Background: Rhinovirus-induced acute asthma is the most frequent trigger for asthma exacerbations.
Objective: We assessed which inflammatory mediators were released from bronchial epithelial cells (BECs) after infection with rhinovirus and then determined whether they were also present in subjects with acute virus-induced asthma, with the aim to identify a biomarker or biomarkers for acute virus-induced asthma.
Methods: BECs were obtained from bronchial brushings of steroid-naive asthmatic subjects and healthy nonatopic control subjects. Cells were infected with rhinovirus 16. Inflammatory mediators were measured by means of flow cytometry with a cytometric bead array. Subjects with acute asthma and virus infection were recruited; they were characterized clinically by using lung function tests and had blood taken to measure the inflammatory mediators identified as important by the BEC experiments.
Results: IFN-gamma-induced protein 10 (IP-10) and RANTES were released in the greatest quantities, followed by IL-6, IL-8, and TNF-alpha. Dexamethasone treatment of BECs only partially suppressed IP-10 and TNF-alpha but was more effective at suppressing RANTES, IL-6, and IL-8. In acute clinical asthma serum IP-10 levels were increased to a greater extent in those with acute virus-induced asthma (median of 604 pg/mL compared with 167 pg/mL in those with non-virus-induced acute asthma, P < .01). Increased serum IP-10 levels were predictive of virus-induced asthma (odds ratio, 44.3 [95% CI, 3.9-100.3]). Increased serum IP-10 levels were strongly associated with more severe airflow obstruction (r = -0.8; P < .01).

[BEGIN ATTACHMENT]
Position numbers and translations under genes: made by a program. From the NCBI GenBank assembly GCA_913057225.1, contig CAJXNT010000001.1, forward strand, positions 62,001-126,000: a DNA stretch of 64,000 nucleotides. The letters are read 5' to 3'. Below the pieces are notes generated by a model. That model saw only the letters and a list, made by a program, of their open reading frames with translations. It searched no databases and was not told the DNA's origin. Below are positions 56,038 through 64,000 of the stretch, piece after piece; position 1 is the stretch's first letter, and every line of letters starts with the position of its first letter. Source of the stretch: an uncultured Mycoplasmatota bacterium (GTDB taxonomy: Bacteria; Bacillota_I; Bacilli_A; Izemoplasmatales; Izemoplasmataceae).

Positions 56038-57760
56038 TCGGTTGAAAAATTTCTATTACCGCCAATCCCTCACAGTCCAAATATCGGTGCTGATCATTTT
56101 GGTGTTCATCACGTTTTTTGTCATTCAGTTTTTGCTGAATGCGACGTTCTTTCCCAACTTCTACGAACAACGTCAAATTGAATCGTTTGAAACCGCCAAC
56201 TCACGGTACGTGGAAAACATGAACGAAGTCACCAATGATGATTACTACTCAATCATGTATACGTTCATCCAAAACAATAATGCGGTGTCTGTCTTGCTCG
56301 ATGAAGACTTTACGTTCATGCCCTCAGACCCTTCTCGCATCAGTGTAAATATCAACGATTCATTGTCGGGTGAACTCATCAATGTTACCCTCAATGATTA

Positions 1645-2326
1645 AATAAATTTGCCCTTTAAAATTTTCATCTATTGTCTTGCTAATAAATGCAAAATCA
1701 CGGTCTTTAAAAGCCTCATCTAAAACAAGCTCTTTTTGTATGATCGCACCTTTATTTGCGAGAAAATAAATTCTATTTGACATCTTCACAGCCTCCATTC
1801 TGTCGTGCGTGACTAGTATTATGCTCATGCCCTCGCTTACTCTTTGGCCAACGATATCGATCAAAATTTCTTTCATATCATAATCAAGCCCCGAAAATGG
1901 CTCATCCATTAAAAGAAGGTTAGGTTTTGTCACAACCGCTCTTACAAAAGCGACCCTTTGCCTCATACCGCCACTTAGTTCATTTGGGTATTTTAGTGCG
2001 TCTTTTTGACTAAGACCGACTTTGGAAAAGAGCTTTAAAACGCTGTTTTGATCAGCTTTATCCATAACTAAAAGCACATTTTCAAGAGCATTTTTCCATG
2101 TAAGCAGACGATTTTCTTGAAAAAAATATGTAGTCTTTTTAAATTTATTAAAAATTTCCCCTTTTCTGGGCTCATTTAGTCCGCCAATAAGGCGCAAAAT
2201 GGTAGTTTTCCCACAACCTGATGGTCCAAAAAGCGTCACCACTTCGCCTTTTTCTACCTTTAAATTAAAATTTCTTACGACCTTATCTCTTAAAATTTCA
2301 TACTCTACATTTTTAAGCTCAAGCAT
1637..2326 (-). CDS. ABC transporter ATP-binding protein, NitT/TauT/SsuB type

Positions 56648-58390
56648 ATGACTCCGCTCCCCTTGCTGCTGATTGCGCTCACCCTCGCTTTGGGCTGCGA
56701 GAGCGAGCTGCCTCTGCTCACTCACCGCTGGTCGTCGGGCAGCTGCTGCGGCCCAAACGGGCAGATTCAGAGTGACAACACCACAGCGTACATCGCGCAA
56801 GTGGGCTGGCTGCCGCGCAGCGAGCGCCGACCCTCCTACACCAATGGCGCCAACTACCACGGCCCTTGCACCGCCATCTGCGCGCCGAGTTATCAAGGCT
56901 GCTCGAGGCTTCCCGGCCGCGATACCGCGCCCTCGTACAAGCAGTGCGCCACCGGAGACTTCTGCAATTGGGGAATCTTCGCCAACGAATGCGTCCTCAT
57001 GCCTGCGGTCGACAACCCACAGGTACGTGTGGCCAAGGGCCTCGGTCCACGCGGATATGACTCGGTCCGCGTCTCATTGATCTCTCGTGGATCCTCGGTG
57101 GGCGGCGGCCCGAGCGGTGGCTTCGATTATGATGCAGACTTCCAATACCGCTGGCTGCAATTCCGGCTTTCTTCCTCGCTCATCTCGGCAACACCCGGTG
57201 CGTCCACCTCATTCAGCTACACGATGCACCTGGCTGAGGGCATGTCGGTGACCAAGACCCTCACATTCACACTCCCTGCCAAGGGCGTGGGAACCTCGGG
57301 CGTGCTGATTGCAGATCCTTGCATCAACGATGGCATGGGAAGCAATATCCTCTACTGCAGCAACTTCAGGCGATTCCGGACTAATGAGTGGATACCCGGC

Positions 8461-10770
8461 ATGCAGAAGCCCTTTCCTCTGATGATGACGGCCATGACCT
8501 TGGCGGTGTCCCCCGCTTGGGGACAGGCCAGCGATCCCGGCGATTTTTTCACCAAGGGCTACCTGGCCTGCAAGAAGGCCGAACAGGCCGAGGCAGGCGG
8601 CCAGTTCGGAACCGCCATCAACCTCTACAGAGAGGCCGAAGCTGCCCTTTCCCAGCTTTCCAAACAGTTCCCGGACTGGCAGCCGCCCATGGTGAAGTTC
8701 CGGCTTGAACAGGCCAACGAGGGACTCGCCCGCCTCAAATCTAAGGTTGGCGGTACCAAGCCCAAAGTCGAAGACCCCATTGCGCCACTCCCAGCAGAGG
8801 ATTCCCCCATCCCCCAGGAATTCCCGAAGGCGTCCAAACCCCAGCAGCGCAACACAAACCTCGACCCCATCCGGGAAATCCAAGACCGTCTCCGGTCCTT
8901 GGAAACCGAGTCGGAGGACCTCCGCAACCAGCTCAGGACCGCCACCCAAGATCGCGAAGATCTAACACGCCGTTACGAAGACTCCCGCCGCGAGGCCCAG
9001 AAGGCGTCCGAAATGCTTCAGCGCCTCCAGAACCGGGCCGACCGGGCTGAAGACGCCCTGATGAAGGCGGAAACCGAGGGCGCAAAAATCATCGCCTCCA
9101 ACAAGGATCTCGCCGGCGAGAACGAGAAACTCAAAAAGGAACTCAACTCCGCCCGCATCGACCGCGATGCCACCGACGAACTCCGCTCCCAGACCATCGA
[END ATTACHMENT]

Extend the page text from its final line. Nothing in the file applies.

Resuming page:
Conclusions: IP-10 release is specific to acute virus-induced asthma.
Clinical implications: Measurement of serum IP-10 could be used to predict a viral trigger to acute asthma.